NetSuite has announced its first serious foray into the demand planning space. From the blurbs:
Designed to enable wholesalers, manufacturers, retailers, and distributors to achieve best-in-class inventory management practices, NetSuite Demand Planning enables companies to forecast peaks and troughs in demand and minimize capital tied up in inventory. Leveraging NetSuite’s integrated business management suite, NetSuite’s new demand planning bridges the gap between the front-office and back-office − allowing companies to tightly align sales forecasts with inventory replenishment plans. This supports businesses with minimizing excess inventory, eliminating stock outs, and improving customer satisfaction.
This is an interesting move at multiple levels:
Medium sized businesses have been poorly served in this area, often having to rely on what often become multiple spreadsheets with the inherent problem of requiring almost constant updating and rechecking. This is how NetSuite explains the offering:
Businesses can use sales forecasts to build an inventory plan and even augment the plan with special predictions, such as marketing input on new product launches. Alternatively, inventory plans can even be built using statistical forecasting models such as linear regression, moving averages and seasonal averages, based on historical sales data.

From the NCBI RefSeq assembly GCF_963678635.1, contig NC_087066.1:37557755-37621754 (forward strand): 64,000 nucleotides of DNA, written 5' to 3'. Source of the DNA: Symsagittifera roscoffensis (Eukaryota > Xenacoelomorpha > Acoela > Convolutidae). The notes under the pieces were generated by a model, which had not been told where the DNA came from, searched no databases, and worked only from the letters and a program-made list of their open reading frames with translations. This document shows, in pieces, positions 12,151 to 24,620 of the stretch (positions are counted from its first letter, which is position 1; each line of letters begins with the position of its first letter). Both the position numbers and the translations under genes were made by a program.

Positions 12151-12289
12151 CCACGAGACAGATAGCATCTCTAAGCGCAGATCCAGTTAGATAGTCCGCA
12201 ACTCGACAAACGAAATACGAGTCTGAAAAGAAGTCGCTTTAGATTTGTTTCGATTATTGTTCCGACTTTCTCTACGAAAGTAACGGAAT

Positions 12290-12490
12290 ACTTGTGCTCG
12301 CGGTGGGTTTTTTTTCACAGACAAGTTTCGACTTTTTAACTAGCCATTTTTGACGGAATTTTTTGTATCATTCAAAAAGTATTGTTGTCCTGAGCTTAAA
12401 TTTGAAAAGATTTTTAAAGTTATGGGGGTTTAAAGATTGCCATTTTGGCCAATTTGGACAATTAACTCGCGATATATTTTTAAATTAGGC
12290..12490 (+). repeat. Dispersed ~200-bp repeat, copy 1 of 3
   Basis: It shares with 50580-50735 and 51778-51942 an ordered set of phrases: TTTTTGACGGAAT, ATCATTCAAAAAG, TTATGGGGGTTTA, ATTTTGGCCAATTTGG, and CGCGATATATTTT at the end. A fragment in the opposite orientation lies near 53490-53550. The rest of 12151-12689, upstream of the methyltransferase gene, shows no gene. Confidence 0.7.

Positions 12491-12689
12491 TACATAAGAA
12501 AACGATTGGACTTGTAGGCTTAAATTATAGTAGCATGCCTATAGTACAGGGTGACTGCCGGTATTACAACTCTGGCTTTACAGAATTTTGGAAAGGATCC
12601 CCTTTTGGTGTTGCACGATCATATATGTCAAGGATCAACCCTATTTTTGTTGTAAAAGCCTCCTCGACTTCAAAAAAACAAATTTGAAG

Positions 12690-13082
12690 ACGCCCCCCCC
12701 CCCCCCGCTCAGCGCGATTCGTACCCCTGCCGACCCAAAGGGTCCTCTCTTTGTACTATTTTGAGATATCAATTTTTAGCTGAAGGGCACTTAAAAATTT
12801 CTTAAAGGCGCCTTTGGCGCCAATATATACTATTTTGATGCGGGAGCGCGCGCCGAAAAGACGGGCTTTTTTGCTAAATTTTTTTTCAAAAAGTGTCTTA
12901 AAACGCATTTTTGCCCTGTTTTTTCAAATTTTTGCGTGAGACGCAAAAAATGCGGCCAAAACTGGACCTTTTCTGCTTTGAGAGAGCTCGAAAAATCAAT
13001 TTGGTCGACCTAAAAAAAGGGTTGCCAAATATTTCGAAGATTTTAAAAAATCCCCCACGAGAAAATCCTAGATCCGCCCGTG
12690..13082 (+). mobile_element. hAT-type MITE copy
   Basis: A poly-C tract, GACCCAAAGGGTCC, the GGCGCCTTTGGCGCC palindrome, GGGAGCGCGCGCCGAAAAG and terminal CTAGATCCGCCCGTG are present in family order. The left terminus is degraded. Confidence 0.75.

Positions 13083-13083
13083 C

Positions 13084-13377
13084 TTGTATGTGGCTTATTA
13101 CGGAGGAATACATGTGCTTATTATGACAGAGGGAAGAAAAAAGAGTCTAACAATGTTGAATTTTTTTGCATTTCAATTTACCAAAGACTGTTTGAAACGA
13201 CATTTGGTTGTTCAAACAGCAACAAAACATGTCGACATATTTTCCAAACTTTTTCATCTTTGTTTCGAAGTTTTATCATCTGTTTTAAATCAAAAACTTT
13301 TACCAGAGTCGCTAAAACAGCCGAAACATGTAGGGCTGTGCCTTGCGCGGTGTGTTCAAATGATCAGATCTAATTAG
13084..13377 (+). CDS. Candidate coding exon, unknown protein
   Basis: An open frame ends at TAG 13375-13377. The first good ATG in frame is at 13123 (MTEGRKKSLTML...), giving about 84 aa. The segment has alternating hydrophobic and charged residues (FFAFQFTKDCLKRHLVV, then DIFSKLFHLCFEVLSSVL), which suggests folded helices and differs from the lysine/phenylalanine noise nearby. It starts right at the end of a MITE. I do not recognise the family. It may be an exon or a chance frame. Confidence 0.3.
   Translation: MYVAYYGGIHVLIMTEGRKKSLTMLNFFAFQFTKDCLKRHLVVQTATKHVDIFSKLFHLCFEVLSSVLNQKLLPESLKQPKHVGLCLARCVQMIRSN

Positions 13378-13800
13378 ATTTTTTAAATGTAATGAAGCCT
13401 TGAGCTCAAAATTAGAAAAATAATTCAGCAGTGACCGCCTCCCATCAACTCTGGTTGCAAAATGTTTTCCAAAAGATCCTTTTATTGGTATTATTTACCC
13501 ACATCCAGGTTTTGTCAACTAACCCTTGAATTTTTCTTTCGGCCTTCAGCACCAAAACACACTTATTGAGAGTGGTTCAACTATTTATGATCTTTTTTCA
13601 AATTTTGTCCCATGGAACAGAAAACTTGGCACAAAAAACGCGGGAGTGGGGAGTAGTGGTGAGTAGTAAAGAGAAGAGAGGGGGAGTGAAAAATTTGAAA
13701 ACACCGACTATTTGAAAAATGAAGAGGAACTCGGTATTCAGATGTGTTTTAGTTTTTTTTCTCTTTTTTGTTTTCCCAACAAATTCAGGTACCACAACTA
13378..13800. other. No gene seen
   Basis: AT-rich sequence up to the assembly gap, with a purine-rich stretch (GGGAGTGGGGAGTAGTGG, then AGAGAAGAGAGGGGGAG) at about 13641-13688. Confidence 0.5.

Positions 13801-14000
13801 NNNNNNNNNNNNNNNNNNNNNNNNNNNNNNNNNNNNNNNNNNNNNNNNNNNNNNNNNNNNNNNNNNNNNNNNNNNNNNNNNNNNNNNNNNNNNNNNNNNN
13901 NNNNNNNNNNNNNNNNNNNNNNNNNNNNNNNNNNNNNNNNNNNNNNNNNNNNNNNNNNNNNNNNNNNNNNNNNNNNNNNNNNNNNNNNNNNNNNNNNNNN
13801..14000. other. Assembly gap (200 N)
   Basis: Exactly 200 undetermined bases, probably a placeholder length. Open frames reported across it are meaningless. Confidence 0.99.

Those forecasts should already exist within NetSuite SFA and can be augmented by information gleaned via marketing reports. Using the alternative method will require some care because in volatile periods, the past is not necessarily a great guide for the future.
Providing a solid business case is not difficult in recessionary times and NetSuite should be congratulated on this first outing. The demand planning module allows for collaboration with business partners which NetSuite says is increasingly becoming the norm. It is that collaboration in planning that helps companies smooth out demand lumps and bumps. No mention is made of whether this would (or could) include Yammer, which is already in process of being integrated. If true, then it is a major communications step forward for these styles of business.
Quite how those use cases will be licensed is unclear though NetSuite did say that this will be offered as a separate priced module. If NetSuite follows its usual pattern then expect to pay a module price of $299/month with $99/user/month.
While this solution is aimed primarily at companies running inventories and logistical operations, the next obvious step is to up the functionality to include for constraints in manufacturing. That's a tougher development challenge but I am betting a broader set of customers will find that more appealing.